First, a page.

". . . But the past does not exist independently from the present. Indeed, the past is only past because there is a present, just as I can point to something over there only because I am here. But nothing is inherently over there or here. In that sense, the past has no content. The past -- or more accurately, pastness -- is a position. Thus, in no way can we identify the past as past." p. 15

". . . But we may want to keep in mind that deeds and words are not as distinguishable as often we presume. History does not belong only to its narrators, professional or amateur. While some of us debate what history is or was, others take it into their own hands." p. 153

Silencing the Past: Power and the Production of History (1995) by Michel-Rolph Trouillot

Saturday, January 15, 2011

The American Slave Coast

I am  having a new experience. There are two different books that cover the culture(s) of a region for the same era. They employ many of the same source materials, particularly the primary source materials. They are both chronological. They are published by the same press. Twelve years separate their publication. The later one is a narrative history. It ignores the previous one which takes a demographic approach though it too incorporates a great deal of narrative. They don't agree on important points. They are both the books of the moment for this cultural history. There is one place the second book acknowledges the existence of the earlier publication -- and it takes that earlier publication to the woodshed, figuratively speaking. However, I am not convinced that the newer book is right, despite its impeccable sourcing.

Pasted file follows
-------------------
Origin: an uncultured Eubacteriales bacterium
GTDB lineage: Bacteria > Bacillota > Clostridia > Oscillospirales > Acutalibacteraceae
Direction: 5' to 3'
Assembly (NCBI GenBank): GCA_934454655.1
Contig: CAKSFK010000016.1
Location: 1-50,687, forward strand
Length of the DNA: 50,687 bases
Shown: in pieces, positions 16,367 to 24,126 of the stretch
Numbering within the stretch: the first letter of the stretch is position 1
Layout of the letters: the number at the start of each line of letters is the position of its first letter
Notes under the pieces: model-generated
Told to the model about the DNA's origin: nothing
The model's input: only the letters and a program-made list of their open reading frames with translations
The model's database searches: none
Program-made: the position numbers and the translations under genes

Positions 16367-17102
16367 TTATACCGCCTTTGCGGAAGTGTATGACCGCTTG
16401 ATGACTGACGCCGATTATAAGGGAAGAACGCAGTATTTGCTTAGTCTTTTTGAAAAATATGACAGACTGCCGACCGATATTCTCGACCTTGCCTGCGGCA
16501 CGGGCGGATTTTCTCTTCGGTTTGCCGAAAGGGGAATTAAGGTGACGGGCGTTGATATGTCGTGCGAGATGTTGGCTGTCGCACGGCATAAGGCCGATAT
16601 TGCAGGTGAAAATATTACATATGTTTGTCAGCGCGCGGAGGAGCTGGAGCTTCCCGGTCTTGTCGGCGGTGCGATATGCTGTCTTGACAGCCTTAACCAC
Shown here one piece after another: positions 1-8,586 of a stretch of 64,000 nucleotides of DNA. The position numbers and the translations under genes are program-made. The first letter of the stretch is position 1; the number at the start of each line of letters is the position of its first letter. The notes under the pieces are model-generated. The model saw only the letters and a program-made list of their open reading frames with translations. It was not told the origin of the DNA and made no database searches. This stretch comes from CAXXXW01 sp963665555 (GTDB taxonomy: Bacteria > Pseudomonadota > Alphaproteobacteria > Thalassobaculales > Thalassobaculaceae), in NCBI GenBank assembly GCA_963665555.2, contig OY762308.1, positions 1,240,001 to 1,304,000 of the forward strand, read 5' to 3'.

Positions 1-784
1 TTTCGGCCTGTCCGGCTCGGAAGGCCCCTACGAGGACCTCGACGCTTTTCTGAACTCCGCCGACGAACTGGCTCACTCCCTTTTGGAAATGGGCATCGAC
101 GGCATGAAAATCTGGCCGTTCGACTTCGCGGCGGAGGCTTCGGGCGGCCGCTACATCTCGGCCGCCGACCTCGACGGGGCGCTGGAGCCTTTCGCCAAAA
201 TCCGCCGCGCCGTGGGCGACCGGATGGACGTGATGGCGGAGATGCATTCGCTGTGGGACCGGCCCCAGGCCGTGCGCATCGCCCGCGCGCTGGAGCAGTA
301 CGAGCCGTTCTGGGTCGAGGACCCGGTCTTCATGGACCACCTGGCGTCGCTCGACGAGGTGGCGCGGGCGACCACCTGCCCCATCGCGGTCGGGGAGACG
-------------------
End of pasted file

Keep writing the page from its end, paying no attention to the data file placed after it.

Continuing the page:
K. said...

The researcher's dilemma...Do you go with one over the other, or do you attempt to reconcile what you can?

Foxessa said...

I have to try and reconcile.

What is most difficult for me is that I have a very strong sense that there is a personal animosity or at least envy - jealousy, involved with the second writer about the first writer getting there first. But I have no proof of this. Nor do I happen to have personal contact with people who know this particular writer who I could ask.

Love, c.